A second popular way is looking online. Sites like WebMD or Psychology Today allow you to filter professionals by location, expertise, type, etc. You can then look at various profiles to see specifics about insurance, training they’ve gone through, area(s) of expertise and more.
Last, but not least, you can always bring your situation up with a primary care provider. They will be able to assess you and assist you in finding the right professional and provider for you. Also, don’t forget, if you want to use your insurance, always consult with your insurance carrier for who and what services they might cover.
5 Factors to Look For When Choosing a Mental Health Professional
When choosing the right person or people to help, it’s important to find professional(s) that fit your unique needs and situation. This also applies for peer-based support. These factors below are a mix of professionally-related (licensing, years of experience, etc.) and personally-related (friendliness, approachable, comfort level, etc.). So, let’s dive in!
When looking for a mental health professional, it’s important to make sure they are credentialed to do what you are seeking help from them for. Below are some examples of what we mean:
Psychiatrists = assessment and diagnosis, manage medication
Psychologists = more extensive neuropsychology testing and personality testing
Licensed counselor or clinical social worker = therapy and mental health struggles
Overall, make sure the professional you’re looking for is licensed—no matter what level they’re at—and has the proper degrees.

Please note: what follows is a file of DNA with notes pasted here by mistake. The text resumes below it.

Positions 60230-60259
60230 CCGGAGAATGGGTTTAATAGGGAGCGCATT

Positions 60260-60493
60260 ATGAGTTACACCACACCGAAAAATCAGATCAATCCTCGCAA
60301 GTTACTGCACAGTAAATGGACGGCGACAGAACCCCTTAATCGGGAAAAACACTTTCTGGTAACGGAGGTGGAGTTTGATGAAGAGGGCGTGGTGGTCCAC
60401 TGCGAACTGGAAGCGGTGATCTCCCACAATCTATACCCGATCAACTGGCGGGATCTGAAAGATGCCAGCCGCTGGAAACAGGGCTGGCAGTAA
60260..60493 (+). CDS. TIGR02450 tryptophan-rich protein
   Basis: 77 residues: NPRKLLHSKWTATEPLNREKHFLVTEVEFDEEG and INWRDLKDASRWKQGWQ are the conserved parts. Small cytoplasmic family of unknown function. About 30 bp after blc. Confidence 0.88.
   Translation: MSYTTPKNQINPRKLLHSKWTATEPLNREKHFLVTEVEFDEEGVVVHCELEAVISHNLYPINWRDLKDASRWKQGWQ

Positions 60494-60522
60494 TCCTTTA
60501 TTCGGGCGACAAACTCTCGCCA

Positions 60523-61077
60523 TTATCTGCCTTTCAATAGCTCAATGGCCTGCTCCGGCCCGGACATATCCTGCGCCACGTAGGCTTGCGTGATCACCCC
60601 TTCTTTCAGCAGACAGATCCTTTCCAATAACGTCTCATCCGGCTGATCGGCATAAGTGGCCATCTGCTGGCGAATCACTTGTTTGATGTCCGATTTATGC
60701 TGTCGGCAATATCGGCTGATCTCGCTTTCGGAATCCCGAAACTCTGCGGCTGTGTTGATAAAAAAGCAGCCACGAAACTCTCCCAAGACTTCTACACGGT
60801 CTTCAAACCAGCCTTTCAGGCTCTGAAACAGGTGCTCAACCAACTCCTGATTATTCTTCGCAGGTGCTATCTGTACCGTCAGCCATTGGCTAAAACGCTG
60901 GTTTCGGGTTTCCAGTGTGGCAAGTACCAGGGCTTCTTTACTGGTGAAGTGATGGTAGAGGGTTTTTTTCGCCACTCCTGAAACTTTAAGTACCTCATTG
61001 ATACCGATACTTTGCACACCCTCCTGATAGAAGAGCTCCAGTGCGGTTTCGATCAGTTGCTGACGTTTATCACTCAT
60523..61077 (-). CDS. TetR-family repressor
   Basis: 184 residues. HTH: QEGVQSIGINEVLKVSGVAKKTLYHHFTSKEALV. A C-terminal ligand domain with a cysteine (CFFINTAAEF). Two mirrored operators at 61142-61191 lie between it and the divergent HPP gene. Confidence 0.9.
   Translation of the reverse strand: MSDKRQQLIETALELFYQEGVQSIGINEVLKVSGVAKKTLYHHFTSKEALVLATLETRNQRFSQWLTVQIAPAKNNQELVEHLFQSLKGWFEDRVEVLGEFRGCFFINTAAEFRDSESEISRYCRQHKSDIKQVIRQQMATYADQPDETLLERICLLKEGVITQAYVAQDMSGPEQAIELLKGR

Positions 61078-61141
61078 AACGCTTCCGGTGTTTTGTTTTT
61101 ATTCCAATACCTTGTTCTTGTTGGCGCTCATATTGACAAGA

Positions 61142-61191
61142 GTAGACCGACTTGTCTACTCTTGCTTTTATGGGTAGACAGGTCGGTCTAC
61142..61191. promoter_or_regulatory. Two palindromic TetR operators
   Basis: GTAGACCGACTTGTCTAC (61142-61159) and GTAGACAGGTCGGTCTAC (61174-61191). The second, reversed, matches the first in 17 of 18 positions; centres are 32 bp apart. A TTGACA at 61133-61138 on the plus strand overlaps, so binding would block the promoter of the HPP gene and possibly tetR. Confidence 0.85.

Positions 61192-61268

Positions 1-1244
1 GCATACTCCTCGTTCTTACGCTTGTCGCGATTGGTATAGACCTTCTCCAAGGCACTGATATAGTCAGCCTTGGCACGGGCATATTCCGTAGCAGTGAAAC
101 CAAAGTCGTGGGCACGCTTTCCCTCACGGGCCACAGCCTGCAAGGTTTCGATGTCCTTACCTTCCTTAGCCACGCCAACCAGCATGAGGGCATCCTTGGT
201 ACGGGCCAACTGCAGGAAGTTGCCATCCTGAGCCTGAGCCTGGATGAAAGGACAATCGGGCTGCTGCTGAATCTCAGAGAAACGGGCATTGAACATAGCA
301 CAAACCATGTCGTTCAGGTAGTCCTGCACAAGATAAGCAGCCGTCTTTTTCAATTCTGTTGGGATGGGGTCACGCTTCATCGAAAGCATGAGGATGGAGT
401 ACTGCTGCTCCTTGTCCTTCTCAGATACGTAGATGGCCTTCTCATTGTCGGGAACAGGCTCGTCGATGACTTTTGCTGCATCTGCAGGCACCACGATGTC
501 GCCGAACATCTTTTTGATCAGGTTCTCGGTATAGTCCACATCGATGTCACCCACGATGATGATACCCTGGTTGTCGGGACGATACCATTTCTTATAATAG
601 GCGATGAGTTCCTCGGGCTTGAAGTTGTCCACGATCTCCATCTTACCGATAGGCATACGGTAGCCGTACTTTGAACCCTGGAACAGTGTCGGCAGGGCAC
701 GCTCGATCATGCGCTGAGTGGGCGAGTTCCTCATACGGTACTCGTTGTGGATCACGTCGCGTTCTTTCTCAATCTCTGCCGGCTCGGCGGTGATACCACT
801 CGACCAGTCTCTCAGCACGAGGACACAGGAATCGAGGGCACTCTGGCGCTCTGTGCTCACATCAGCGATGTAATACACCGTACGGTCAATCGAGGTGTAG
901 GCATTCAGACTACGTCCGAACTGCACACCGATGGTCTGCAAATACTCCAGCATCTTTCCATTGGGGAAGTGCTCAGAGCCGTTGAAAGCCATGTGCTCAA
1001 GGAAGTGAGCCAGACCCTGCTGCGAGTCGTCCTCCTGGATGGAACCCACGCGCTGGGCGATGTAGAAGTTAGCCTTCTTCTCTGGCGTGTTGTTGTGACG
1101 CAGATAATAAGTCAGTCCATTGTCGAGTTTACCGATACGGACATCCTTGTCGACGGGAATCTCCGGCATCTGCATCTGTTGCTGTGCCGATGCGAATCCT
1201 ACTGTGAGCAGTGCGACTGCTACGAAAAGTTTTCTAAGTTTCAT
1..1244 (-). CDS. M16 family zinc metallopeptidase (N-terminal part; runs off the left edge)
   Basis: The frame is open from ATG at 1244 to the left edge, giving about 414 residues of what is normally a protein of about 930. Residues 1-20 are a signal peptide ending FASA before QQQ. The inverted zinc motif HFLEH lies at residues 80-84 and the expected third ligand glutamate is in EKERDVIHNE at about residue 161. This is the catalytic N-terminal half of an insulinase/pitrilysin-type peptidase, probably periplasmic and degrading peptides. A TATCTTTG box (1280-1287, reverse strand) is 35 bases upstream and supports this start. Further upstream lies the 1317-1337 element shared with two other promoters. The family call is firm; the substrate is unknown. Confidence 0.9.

2. Area(s) of Specialization
Because every mental health disorder and struggle is different, professionals will oftentimes specialize in one or a few of them. Examples include eating disorders, depression, anxiety, OCD, trauma, marriage/couples, self-esteem, etc. So, let’s say you are struggling with anxiety problems, you’ll want someone who has worked with a lot of people around the topic of anxiety because they will know more about what you’re going through and how to help you.
Think of this in the medical sense—if you need surgery to fix a broken bone, you wouldn’t go see a cardiologist, right? While they are a doctor with some similar level of education, their speciality is in the heart, not bones. You’d also rather have the surgeon who has performed your surgery 3000 times, not only 3. This same principle can be applied when searching for a mental health professional.
One thing to note is that ‘general help' could be useful to start, especially if you’re lost on who to go to. A general practitioner can do screenings to assess you and help you figure out what specialists you will need to be referred to.
3. Their Approach